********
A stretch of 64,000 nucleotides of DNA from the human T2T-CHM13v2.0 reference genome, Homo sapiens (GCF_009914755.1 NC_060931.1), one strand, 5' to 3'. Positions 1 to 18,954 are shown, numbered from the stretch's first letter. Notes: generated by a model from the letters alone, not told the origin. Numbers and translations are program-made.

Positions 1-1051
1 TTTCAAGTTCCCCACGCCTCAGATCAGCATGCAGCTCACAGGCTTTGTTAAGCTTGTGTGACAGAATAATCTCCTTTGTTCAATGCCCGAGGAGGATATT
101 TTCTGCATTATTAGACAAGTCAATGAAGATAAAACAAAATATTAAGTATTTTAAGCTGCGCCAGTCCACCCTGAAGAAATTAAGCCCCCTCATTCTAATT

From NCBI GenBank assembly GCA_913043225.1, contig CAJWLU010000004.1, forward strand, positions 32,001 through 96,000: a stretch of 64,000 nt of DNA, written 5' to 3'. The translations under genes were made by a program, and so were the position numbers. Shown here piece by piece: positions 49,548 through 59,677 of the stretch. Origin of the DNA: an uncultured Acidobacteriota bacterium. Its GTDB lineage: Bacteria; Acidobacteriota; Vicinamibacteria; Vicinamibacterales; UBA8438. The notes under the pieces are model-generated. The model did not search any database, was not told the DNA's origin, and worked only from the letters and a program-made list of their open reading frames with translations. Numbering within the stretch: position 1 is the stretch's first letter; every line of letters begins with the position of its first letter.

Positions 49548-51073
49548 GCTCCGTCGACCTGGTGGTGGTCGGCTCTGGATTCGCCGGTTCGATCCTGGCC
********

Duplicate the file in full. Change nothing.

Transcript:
A stretch of 64,000 nucleotides of DNA from the human T2T-CHM13v2.0 reference genome, Homo sapiens (GCF_009914755.1 NC_060931.1), one strand, 5' to 3'. Positions 1 to 18,954 are shown, numbered from the stretch's first letter. Notes: generated by a model from the letters alone, not told the origin. Numbers and translations are program-made.

Positions 1-1051
1 TTTCAAGTTCCCCACGCCTCAGATCAGCATGCAGCTCACAGGCTTTGTTAAGCTTGTGTGACAGAATAATCTCCTTTGTTCAATGCCCGAGGAGGATATT
101 TTCTGCATTATTAGACAAGTCAATGAAGATAAAACAAAATATTAAGTATTTTAAGCTGCGCCAGTCCACCCTGAAGAAATTAAGCCCCCTCATTCTAATT

From NCBI GenBank assembly GCA_913043225.1, contig CAJWLU010000004.1, forward strand, positions 32,001 through 96,000: a stretch of 64,000 nt of DNA, written 5' to 3'. The translations under genes were made by a program, and so were the position numbers. Shown here piece by piece: positions 49,548 through 59,677 of the stretch. Origin of the DNA: an uncultured Acidobacteriota bacterium. Its GTDB lineage: Bacteria; Acidobacteriota; Vicinamibacteria; Vicinamibacterales; UBA8438. The notes under the pieces are model-generated. The model did not search any database, was not told the DNA's origin, and worked only from the letters and a program-made list of their open reading frames with translations. Numbering within the stretch: position 1 is the stretch's first letter; every line of letters begins with the position of its first letter.

Positions 49548-51073
49548 GCTCCGTCGACCTGGTGGTGGTCGGCTCTGGATTCGCCGGTTCGATCCTGGCC